In one sense, the truth is absolute and independent of us. God’s truth as revealed in Jesus Christ is--it is true whether or not we believe it or proclaim it. But in another sense, the church upholds and supports the truth. David Wells, in his book, No Place for Truth (Eerdmans), and John MacArthur, in Ashamed of the Gospel (Crossway Books), both argue convincingly that the evangelical church in America has minimized biblical truth in favor of things like modern psychology and American marketing techniques. We’re big on spiritual experiences, emotions and methods, but we’re weak theologically.
If you don’t believe it, read through the Westminster Shorter Catechism sometime. It used to be that every Presbyterian child learned this summary of Christian doctrine. I would venture that most adult American Christians would be at a total loss to answer many of the questions in an adequate manner. For example, question 33, “What is justification?” Answer: “Justification is an act of God’s free grace, wherein he pardons all our sins, and accepts us as righteous in his sight, only for the righteousness of Christ imputed to us, and received by faith alone.”
Or, question 35: “What is sanctification?” Answer: “Sanctification is the work of God’s free grace, whereby we are renewed in the whole man after the image of God, and are enabled more and more to die unto sin, and live unto righteousness.” The Shorter Catechism has 107 questions like that, covering everything from the nature of God, of man, and salvation to the Ten Commandments and the Lord’s Prayer. The Longer Catechism has 196 questions! We need to get back to knowing God’s truth!
But doctrine is not merely to fill our heads. It is to affect our lives. The truth concerning God incarnate is transforming truth. And so the church acts as the pillar and support of the truth by putting that truth into daily life. As people in the world observe the church, our conduct should undergird and uphold the doctrinal truth concerning our God who was revealed in the flesh.
Why is the church important? Because God has left it here to reveal His Son to the world, even as Jesus revealed God when He was on this earth. As the household of God, the church of the living God, the pillar and support of the truth, we are the current expression of Jesus Christ in the world until He comes. What a staggering job description! Nothing could be of greater importance! Maybe you’ve been turned off by bad experiences in churches that were institutional—where God dwelled only in name, but not in reality. You need to grasp a new vision of what God intends for His church, locally expressed, and commit yourself to this church. We need to make it happen right here, so that people will say, “I have seen the living God dwelling among His people.”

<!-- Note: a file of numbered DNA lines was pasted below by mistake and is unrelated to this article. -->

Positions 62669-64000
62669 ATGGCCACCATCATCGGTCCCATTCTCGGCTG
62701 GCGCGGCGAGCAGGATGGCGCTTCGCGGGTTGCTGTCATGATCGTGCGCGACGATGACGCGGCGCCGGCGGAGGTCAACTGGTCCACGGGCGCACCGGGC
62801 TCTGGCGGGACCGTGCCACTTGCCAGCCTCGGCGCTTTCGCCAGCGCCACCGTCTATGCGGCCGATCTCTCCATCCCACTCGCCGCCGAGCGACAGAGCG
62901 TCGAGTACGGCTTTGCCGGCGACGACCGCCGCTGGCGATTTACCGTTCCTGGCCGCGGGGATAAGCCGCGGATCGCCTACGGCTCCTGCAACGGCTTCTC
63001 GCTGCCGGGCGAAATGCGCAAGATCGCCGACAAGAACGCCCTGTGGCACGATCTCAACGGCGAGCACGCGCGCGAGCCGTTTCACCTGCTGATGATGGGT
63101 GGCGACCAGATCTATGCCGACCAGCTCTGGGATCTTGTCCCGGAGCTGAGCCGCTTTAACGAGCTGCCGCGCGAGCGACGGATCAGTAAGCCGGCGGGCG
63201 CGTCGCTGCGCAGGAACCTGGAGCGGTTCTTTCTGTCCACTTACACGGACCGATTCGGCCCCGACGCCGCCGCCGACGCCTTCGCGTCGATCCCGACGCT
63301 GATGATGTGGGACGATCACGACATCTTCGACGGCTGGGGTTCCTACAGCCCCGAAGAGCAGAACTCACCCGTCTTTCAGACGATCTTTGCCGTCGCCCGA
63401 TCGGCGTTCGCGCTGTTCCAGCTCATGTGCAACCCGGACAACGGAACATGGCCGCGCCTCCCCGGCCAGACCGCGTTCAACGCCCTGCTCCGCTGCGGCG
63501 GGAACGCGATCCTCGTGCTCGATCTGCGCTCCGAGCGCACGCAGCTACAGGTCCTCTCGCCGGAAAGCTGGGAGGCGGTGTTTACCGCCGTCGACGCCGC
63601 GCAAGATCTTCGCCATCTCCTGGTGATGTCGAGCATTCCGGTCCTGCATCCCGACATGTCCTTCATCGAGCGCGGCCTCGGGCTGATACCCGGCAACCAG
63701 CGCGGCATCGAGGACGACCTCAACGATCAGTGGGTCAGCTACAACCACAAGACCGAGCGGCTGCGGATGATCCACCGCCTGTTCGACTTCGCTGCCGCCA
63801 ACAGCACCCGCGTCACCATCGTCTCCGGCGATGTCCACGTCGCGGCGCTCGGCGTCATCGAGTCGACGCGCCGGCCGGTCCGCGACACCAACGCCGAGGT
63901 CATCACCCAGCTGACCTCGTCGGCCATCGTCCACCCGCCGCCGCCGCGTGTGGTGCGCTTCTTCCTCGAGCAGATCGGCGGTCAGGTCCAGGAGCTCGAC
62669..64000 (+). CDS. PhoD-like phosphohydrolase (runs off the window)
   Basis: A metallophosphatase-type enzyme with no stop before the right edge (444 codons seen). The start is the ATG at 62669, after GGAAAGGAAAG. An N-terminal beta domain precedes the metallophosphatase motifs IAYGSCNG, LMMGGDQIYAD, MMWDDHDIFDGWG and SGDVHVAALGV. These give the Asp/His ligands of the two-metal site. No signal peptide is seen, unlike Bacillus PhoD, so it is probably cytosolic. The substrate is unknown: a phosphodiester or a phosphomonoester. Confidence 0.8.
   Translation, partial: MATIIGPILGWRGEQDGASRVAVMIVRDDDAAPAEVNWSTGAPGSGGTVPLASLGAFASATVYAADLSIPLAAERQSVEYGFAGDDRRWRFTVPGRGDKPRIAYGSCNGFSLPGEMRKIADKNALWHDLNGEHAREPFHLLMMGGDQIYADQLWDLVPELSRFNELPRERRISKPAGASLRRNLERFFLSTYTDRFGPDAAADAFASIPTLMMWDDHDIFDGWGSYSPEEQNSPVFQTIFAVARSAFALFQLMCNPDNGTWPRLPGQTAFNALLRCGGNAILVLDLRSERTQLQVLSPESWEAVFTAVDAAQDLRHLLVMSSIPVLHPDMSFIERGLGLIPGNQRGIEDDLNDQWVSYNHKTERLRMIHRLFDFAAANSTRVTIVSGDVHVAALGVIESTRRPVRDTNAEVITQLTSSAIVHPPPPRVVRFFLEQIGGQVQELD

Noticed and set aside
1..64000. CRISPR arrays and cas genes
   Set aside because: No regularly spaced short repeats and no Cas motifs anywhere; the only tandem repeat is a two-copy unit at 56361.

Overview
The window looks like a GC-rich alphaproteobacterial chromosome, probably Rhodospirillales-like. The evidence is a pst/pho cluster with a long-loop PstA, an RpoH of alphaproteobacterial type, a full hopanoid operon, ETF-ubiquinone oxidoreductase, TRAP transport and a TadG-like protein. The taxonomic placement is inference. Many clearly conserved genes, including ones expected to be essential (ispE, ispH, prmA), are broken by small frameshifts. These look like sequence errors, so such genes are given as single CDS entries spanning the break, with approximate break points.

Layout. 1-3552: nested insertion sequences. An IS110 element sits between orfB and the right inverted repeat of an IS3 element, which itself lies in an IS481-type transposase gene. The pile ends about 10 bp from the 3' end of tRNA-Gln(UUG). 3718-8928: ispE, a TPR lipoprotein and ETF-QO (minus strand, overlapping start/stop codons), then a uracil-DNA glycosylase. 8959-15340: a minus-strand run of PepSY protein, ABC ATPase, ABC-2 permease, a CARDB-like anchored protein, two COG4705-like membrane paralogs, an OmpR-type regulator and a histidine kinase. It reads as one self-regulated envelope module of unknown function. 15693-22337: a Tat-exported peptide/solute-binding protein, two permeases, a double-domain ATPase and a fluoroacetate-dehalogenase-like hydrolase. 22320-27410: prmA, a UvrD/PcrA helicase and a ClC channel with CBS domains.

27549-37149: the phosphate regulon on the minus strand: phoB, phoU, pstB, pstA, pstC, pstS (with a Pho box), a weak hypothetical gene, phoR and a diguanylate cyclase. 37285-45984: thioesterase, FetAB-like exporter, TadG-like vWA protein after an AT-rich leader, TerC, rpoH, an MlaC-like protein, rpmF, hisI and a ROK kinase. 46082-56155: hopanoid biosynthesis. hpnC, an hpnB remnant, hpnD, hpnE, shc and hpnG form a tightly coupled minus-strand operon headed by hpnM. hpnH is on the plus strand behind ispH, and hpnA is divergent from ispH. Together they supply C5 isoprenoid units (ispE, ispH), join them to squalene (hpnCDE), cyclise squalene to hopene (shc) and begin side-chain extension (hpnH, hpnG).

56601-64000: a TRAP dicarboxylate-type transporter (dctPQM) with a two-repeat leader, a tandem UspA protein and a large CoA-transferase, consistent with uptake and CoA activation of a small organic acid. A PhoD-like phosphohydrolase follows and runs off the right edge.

The great composer, Gicomo Puccini, whose operas number among the world’s favorites, was stricken with cancer in 1922. But he was determined to write a final opera, “Turandot,” which some consider his best. His students implored him to rest, to save his strength, but he persisted, remarking at one point, “If I do not finish my music, my students will finish it.”
In 1924, Puccini was taken to Brussels to be operated on. He died there two days after his surgery. But his students did finish his final work. In 1926, the gala premiere was held in Milan under the baton of Puccini’s favorite student, Arturo Toscanini. All went brilliantly that evening until they came to the point in the score where the master had been forced to put down his pen. Toscanini, his face wet with tears, stopped the production, put down his baton, turned to the audience and cried out, “Thus far the master wrote, but he died!”
After a few moments, his face now wreathed in a smile, Toscanini picked up his baton and cried out again, “But his disciples finished his work!”
Our Master died, was raised from the dead, and ascended to the Father, leaving us the most important task in the world: to finishing His work, to proclaim His great salvation among the nations. To do it, each one of us must commit ourselves to a living relationship with the living God. We must commit ourselves to one another as members of God’s household. We must commit ourselves to know, live by, and defend God’s Word of Truth.
Copyright 1994, Steven J. Cole, All Rights Reserved.
Unless otherwise noted, all Scripture Quotations are from the New American Standard Bible, Updated Edition © The Lockman Foundation